Idaho Forest Group auctions off remaining equipment
Big machinery drew lots of attention at the IFG auction last week, and every piece was sold. There were no reserves, with some items being sold for pennies on the dollar. (Monte Turner/Mineral Independent)
No matter the size of the building, it was auctioned off and the new owners are responsible for disassembling and removing it from the property by the end of January. (Monte Turner/Mineral Independent)
A bidder looks at a generator at the IFG auction last week. Potential bidders came from all over the country to look at everything knowing that IFG poured millions of dollars into the St. Regis plant only a couple of years ago so much of the equipment was practically brand new. (Monte Turner/Mineral Independent)
Every piece of equipment and every building have been auctioned off at the old IFG plant. The new owners have until the end of January to take them apart and transport them to wherever their new home might be. (Monte Turner/Mineral Independent)
From left, Travis Johnson, electrician, Doug Mancini, maintenance supervisor, and Dustin Simkins, millwright, have stayed on with IFG since the closure to keep it safe, clean and running without lumber production. They have been responsible for the daily maintenance and upkeep since it closed. (Monte Turner/Mineral Independent)
Mineral Independent | October 25, 2023 12:00 AM
In 1890 the Northern Pacific Railroad was built through Western Montana, and in 1897 the first large lumber mill was built at St. Regis.
On Oct. 19, more than a century later, the last building, piece of equipment, saw blades, wrenches, ball peen hammer, chains and every stationery or moving part of the Idaho Forest Group Lumber Mill was auctioned off. By the end of January, the entire yard should be vacant with only the asphalt driveway and concrete foundations from the buildings remaining.
The last ownership was IFG out of Coeur ‘d Alene when they acquired Tricon Timber in 2017. They poured millions of dollars into renovations and new equipment which made this worldwide auction very attractive as so much was brand new from an upgrade a couple of years ago. The new debarker-butt reducer alone was reportedly in the range of $1.2 million and went for half that amount.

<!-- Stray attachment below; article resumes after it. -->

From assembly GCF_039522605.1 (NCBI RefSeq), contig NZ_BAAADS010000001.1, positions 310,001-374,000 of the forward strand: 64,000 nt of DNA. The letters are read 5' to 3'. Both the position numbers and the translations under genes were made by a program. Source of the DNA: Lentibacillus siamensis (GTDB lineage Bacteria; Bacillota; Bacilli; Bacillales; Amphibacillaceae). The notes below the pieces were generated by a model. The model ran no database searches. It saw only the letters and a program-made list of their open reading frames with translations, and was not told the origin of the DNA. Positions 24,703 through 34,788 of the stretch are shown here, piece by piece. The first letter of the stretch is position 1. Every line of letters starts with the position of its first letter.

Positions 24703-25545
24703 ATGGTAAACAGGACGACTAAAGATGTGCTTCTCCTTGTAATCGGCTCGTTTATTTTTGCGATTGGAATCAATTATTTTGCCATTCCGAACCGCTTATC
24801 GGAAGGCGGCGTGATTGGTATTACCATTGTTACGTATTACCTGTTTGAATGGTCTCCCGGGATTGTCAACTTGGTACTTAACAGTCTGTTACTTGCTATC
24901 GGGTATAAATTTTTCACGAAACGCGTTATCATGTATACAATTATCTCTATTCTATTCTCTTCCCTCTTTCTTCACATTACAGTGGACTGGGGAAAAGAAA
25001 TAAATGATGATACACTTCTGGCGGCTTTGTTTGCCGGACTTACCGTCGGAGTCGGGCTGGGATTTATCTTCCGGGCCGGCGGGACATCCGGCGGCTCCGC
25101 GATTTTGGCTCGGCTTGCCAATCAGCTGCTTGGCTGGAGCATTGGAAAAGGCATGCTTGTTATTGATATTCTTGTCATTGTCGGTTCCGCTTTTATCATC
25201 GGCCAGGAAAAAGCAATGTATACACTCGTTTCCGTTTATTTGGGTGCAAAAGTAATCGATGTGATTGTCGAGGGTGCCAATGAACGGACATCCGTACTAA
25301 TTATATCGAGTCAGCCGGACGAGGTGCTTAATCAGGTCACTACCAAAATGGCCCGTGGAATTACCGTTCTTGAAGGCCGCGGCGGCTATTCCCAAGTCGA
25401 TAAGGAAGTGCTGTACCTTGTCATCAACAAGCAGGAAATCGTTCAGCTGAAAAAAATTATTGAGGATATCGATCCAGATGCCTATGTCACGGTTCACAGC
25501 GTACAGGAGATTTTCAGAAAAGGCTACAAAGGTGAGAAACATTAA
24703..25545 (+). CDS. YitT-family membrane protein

The license plates in the parking area were from states all over even from areas that one wouldn’t think had much of a timber industry. Granted, the new owners are now responsible for shipping everything to new locations and in many cases, that means dismantling piece by piece, especially the structures and mega-sized machinery.
James G. Murphy Company, Commercial & Industrial Auctioneers from Marysville, Wash., conducted a three-day public online auction with over 1,500 lots for bidders.
The compound was eerily quiet for the auction, with no belts zipping by and fresh-cut timber being processed. The entire facility was spic-and-span for this event which was mostly done by three employees of IFG who stayed on to keep the plant secure and in good condition for this day, or if IFG reopened or another company were to purchase it.
Doug Mancini was the Maintenance Supervisor when the doors closed and has kept that position. He has worked at the mill site for about 15 years, starting with Tricon and remaining when IFG purchased it. He is staying on as long as he is needed, but he misses what his job was originally.
“The money was good. Same with the hours and BSing with the guys. But I don’t miss the problems,” he said. “They’ve been a good company to work for, other than closing the mill down,” he grinned.
Mancini also owns DMC Excavation & Landscaping in St. Regis so he pulled double duty and is looking forward to focusing on his company and trimming his weekly hours down.
Travis Johnson is an electrician and was hired about three years ago, but when his stay-on position ends, he is moving to Alaska. The last person keeping the plant in ship shape condition is Dustin Simkins, who is a millwright.
“We’ve been holding the fort down, since they shut down,” Simkins said.
He and Mancini were actually bidding on some machinery together as they have future plans of working together in the area.
Mineral County Treasurer, Merry Mueller is preparing tax statements that will be out any day but shared some basic numbers.
“In 2022, IFG paid $51,903 in taxes for property owned from St. Regis west to Idaho, the west district of the county. Of that, $18,504 went to the St. Regis School District. They also have a small parcel in the central district where they paid $5,923 in property taxes with $2,557 going to the Superior School District. Once the property is cleared of buildings and structures, the taxable assets will be significantly less.”
With St. Regis receiving a portion of a $1 billion grant to build a hydrogen farm, a pending grant to become a drone training headquarters and also being closely considered as a key player in the Big Sky Passenger Rail Authority project, this closure is ending the era of a once booming industry. But there are many possibilities on the horizon for this vibrant rural town.